|Read from January 23, 2012|
to January 24, 2012
Publication Date: June 30, 1997
Publisher: Bloomsbury Publishing
Number of Pages: 223 pages
Excerpt: "It does not do to dwell on dreams and forget to live."
Let me give a little background about my life's Harry Potter history. I read the book first through borrowing from a classmate, then from the library, reread it sometime in High School, when I finally bought the whole set, and then this month when I reread it again for the HPRC2012.
That's a total of 5 times and guess what, the magic is still there and as bright and sparklous (my self-made word after reading this) as ever. It was still as hilarious, still as enchanting and still as exciting when I first read it. The chills and nostalgia are even worst than before, if that's even possible.
On her first book out of the seven in the series, Rowling introduced as to a scrawny, bespectacled boy with an oddly shaped lightning scar on his forehead, named Harry Potter. Little did she know, Harry Potter will not only be famous in her head and in the wizarding world she created but it will also be a worldwide phenomenon.
Harry Potter lives with his Aunt Petunia and Uncle Vernon who treated him awfully. He lives in a cupboard and was forced to endure his cousin, Dudley, who enjoys bullying him all the time. One day, he received a letter saying that he's been accepted to Hogwarts School of Witchcraft and Wizardry and that he's a wizard. From then on, Harry Potter embarked on a journey some of us can only hope for. (and still hoping...)
As a wizard leaving in the world of Muggles especially with no background at all about magic, Harry Potter has a lot to learn and to take in. He didn't know what is the real reason behind his parent's death. That he is special because he has somehow defeated Voldemort when he was still a baby.
I feel this odd, powerful connection to Harry, knowing that he's trying to make sense of everything around him. Pictures that move, brooms not for sweeping but for riding on sale, candies with "all" sorts of flavor and a bank run by goblins. It was too much. But what's too much for him is like a treat to the readers. It was a different world for us too and seeing it in the eyes of Harry Potter is all so very interesting.
What's really commendable about Rowling's writing as well is its simplicity. When I reread it again today, I thought is this really how Rowling wrote Philosopher's Stone? I keep imagining it as mind-boggling and quite required the use of a dictionary but no, it's really straightforward. It must've been the British talk, I was imagining then. And the humor and hilarity were superb as well.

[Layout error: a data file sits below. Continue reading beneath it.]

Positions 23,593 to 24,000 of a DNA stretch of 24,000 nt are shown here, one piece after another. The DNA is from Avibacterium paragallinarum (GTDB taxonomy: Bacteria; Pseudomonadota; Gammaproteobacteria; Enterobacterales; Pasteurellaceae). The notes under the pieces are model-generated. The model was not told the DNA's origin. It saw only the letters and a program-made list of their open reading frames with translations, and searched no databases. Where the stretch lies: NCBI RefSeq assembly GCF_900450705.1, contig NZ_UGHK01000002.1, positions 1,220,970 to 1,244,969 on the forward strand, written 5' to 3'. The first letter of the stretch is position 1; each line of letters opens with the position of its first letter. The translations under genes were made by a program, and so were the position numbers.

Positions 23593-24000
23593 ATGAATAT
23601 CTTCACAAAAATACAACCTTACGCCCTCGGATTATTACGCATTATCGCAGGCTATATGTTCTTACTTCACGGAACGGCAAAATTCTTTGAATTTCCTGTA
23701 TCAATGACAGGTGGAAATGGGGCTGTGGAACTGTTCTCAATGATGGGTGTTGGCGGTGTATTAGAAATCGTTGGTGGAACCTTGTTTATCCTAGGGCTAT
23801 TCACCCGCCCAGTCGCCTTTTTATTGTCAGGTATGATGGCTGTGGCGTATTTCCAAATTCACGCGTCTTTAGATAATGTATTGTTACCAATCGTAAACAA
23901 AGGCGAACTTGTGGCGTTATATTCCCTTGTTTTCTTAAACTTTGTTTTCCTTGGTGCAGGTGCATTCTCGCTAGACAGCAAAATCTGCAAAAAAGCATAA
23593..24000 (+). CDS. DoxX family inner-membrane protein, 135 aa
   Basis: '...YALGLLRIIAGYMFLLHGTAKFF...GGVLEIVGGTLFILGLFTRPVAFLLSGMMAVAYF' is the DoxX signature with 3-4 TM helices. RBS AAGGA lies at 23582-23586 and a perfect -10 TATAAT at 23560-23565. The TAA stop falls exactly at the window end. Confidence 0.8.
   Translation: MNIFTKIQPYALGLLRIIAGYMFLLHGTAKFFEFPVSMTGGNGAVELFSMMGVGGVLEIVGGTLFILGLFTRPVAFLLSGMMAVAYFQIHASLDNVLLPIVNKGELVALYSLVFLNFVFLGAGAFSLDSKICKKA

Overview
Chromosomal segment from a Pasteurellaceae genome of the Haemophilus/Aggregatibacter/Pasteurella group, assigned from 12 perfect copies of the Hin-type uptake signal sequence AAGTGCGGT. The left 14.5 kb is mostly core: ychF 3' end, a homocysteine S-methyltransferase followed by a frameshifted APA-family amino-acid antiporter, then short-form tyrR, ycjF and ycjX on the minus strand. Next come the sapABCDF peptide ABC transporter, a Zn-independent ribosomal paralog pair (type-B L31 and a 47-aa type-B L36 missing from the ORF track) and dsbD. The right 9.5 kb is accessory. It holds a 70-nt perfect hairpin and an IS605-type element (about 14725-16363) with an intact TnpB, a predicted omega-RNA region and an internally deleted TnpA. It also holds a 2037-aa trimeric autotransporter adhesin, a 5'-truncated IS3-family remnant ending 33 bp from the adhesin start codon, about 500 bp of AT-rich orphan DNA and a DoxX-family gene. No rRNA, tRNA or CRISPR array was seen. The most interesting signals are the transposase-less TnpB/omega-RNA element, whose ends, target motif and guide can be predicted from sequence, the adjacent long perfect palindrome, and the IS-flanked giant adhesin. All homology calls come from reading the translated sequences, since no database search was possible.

The friendship was also one of the things I really loved about the book. At first it was Hermione "the know-it all" vs. Ron and Harry "the troublemakers". But then the troll happened, and it was enough reason for them to be inseparable.
And the characters, oh my I can't tell you how much I love the characters in this book. Albus Dumbledore, an enigmatic, powerful magician and the Headmaster of Hogwarts who has nothing in his heart but kindness. Severus Snape who I loathed but then pulled a big shocker on us at the end of the entire series. It was enough to say I cried harder because of him than I did because of Dumbledore and Sirius combined. Minerva McGonagall who is strict and fair and just about everything but is truly a softy at heart. Draco Malfoy whose name says it all. Hagrid, a giant and the game keeper of Hogwarts whose bigness of heart and loyalty far exceeds his height and Hedwig who is not really a person but an owl, but still as important as the rest.
And the other things that sprouted out of Rowling's head is just pure, unadulterated gold. The magnificence of Quidditch and Harry being the youngest seeker in a century, the Mirror of Erised in which we got a glimpse of the longingness Harry felt for his parents that almost broke my heart, the Invisibility Cloak which lead the trio to their first adventures, the Sorting Hat which is an old hat who sings and sorts students to their houses, the Forbidden Forest first appearance on the books, Harry's first meet-up with his mortal archnemesis, He-who-must-not-be-named. Man, I could go on and on but still could not even touched the epicness that is Philosopher's Stone. Yes, we are still talking about Philosopher's Stone.
Honestly speaking, I cannot understand why I love Harry Potter so much the way I did back then. And until now I cannot really explain why I was still drawn to this wonderful world of magic and spells and why it never grows old. Somehow this story of "The Boy Who Lived" made its way to my heart and refused to leave. And I'm not even complaining. Sparklous.